In order to write fiction or even memoir, i think one needs a sense for this completed whole, not to get bogged down in the detail and uncertainty of mortal life. This is something one just has to have, and perhaps even too much conceptual intelligence will just get in the way (i think of George Steiner’s well-written, crafted short stories, which as he admits, read like a theorem). Doubly ludicrous, then, when novelists give their opinions about politics, as if they have anything worthwhile to say on the subject.

1. Nothing much to report. i finished my tax declaration (a relatively short but always hellish process) and am now grimly drinking tea and awaiting the inevitable demand. That’s right, tea – i have become a frightful tea snob and invested in a fascist teapot, here on display with my other toys:

teapot2

2. The Jack Daniels, i should explain, is fudge; i wouldn’t drink Jack Daniels whisky, indeed i can’t. One of the problems of whisky is the generally close correlation between price and quality, and the difficulty of accepting rotgut once you’ve grown accustomed to the good stuff. My heaviest drinking days were in Kassel, when i was working so much i could only cope by being permanently drunk outside of work; i drank 8 € whiskies and even abominations like Korn (about 5 € a bottle, 40% alc), and they did the job. At that point, my favourite whisky was Jameson’s, a sign of an untutored & green palate, befitting my youth and inexperience. i had drunk some fine malts in my 20s but had no idea how to drink them and so they were more or less wasted. When i for some reason ventured into the attic of my father’s house in 1998, in the university summer holidays, i found a good two dozen bottles of Glenfiddich, port, cognacs, etc. – Christmas presents from patients – and since my father drank at most one can of Grolsch a year, he let me take them up to university with me. i can sadly report that the only one i made anything of was Taylor’s 10 year-old port, a real delight even then. The rest just went down the hatch and i decided i didn’t like whisky.

i was converted to Jameson’s in 2000 and this was perhaps the best introduction – a whiskey which requires no knowledge or skill in drinking; and so, the ideal mass consumer product. But it took a good decade more to move beyond the facile pleasures of Irish whiskey. Even in 2001, when i experimented with Lagavulin – something like 50% alcohol – i drank it without water, experiencing nothing but an alcohol-numbed tongue and near death by peat.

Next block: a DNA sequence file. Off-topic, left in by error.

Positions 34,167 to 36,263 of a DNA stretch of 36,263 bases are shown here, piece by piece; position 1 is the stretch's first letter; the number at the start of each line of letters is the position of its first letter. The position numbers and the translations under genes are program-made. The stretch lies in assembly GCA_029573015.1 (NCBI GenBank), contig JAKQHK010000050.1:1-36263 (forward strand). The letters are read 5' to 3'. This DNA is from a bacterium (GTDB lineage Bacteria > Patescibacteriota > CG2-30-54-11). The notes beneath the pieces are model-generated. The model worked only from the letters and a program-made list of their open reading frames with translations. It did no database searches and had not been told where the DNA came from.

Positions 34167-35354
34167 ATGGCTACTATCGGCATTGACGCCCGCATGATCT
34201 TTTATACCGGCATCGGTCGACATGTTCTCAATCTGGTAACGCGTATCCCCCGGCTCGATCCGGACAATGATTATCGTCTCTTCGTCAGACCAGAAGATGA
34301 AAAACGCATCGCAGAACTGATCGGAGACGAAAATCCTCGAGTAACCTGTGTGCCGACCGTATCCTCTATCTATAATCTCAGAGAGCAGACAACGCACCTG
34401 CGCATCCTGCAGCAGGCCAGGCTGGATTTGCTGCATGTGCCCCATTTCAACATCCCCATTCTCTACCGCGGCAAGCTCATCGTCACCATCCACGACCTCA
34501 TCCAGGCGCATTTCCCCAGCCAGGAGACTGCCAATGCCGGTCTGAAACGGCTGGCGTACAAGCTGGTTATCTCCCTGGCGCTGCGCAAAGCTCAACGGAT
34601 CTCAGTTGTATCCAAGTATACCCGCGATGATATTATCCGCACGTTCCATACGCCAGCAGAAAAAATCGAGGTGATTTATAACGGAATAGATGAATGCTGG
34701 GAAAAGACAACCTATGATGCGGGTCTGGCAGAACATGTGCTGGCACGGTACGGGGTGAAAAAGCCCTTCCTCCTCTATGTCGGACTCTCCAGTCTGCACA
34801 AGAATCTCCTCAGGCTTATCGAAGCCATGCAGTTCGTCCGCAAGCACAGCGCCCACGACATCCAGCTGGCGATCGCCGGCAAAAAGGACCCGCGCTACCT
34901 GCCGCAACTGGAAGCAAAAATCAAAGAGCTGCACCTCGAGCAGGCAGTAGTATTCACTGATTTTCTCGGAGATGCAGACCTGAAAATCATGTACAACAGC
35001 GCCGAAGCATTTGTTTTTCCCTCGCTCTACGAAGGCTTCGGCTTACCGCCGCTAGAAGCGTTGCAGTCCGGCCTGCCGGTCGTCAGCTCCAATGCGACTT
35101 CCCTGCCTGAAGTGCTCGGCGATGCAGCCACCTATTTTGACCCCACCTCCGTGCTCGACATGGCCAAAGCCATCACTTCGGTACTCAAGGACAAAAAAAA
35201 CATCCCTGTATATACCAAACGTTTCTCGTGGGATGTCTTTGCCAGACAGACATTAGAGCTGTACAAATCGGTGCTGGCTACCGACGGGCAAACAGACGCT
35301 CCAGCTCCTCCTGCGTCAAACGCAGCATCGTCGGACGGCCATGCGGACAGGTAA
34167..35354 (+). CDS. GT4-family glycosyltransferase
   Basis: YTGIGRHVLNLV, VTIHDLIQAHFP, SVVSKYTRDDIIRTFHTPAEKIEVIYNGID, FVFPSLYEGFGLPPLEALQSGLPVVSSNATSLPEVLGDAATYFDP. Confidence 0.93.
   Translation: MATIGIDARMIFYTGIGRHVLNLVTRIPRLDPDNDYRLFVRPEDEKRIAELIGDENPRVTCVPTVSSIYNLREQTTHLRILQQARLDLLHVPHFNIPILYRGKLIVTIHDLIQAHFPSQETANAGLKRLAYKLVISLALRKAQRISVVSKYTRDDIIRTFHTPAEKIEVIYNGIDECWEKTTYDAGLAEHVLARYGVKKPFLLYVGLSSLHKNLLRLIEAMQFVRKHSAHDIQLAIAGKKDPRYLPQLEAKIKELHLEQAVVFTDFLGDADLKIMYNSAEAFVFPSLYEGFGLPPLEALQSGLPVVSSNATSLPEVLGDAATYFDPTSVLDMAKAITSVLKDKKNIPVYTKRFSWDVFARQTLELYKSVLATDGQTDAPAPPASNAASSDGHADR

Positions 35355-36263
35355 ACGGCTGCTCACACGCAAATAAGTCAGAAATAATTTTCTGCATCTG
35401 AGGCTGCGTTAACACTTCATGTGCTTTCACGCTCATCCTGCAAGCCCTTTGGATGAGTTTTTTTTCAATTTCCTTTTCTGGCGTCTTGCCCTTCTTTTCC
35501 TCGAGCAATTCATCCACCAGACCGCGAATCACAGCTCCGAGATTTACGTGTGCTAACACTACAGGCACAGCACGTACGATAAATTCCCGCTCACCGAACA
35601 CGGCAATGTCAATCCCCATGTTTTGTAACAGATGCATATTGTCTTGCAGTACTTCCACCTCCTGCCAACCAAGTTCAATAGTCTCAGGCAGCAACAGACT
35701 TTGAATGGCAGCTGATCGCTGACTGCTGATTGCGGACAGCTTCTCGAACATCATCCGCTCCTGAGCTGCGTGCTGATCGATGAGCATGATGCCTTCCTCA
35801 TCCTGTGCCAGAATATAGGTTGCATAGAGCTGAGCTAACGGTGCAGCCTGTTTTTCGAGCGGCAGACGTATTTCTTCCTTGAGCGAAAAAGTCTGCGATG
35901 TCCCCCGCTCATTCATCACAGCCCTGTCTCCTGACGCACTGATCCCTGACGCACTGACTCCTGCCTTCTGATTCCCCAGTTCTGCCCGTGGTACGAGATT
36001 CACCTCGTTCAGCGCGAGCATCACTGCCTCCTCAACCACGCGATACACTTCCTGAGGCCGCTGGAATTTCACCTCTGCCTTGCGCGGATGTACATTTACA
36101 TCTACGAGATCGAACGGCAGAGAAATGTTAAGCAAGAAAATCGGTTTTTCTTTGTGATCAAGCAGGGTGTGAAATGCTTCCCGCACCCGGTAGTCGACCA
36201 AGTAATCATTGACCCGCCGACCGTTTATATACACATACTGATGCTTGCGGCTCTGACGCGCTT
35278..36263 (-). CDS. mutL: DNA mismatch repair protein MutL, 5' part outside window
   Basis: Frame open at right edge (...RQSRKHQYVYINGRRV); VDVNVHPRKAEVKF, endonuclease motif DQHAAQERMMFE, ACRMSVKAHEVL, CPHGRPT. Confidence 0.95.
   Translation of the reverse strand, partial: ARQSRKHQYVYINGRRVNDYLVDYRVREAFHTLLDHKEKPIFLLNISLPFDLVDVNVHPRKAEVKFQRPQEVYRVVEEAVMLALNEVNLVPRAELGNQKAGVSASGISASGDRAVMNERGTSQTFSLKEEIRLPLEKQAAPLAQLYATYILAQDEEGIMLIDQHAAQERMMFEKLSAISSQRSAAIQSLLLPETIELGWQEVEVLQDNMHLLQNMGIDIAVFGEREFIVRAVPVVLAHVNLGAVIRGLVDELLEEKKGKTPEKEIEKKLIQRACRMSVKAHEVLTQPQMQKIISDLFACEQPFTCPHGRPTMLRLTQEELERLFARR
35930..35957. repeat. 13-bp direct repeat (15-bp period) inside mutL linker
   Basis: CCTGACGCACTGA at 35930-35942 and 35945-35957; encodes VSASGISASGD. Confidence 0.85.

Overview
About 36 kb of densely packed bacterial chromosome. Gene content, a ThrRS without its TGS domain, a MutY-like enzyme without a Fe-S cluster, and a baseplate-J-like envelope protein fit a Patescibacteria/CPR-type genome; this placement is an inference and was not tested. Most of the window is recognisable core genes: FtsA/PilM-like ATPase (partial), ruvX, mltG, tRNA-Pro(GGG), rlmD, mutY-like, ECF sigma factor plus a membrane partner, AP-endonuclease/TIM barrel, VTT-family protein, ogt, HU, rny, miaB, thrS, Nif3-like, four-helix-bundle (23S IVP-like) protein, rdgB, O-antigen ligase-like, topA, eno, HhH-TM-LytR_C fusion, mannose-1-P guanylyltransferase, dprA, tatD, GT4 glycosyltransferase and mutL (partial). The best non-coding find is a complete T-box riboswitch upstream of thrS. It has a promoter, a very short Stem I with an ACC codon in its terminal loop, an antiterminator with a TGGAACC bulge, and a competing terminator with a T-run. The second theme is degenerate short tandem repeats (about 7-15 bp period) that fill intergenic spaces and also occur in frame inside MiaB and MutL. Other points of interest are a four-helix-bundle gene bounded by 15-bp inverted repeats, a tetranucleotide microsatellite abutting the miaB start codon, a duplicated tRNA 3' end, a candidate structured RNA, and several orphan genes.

My malt-drinking days began i think a year or two ago, when i recalled a line from Charles McCarry’s Old Boys about the smell of Laphroaig, and felt moved to investigate. i found the vblog by Ralfy, a bothy-dwelling Scot, very useful for this wonderful new world:

3. Wonderful but also expensive. i calculated that i spend something like 100 € a month just on whisky, and tried to switch to my old 8 € Kassel glory, but after a good six months of Laphroaig, Ben Riach, Springbank, “George Washington” is abysmal and impossible. i’m not too perturbed to be spending over a thousand euros a year on whisky, as i spent easily that much on pipes, tobacco, and smoking paraphernalia in 2013, and on boots, shoes, coats, and sundry clothing in 2012. i seem to need to spend a certain amount to justify working, since merely being alive isn’t interesting enough (as though to breathe were life) for a life of waking early, 2 – 4 hours a day on trains & buses & the underground, and then entertaining, teaching, placating, humouring, dealing with many varieties of German. Perhaps i could claim this as a legitimate business expense.

4. i bought the teapot because i noted that i usually just want something warming in a cup and was drinking too much booze. It seems to have worked, though possibly i’m just drinking the same amount of whisky and also drinking lots of tea. i’m not too worried about the money, since i seem to have enough to manage, and even when work dries up & i get e.g. tax bills, it always works out, somehow. At least, i haven’t yet sunk to the near-homelessness i experienced twice in England, staying with friends because i couldn’t find work. This has been on my mind recently, as i’ve nearly finished my temp memoir, 4.5 (the years i spent in offices), and i can only favourably compare my situation in Germany with that in England. Frustrating as teaching can often be, it’s usually far better than data entry, and as long as i forego a pension & real health insurance i have more spending money.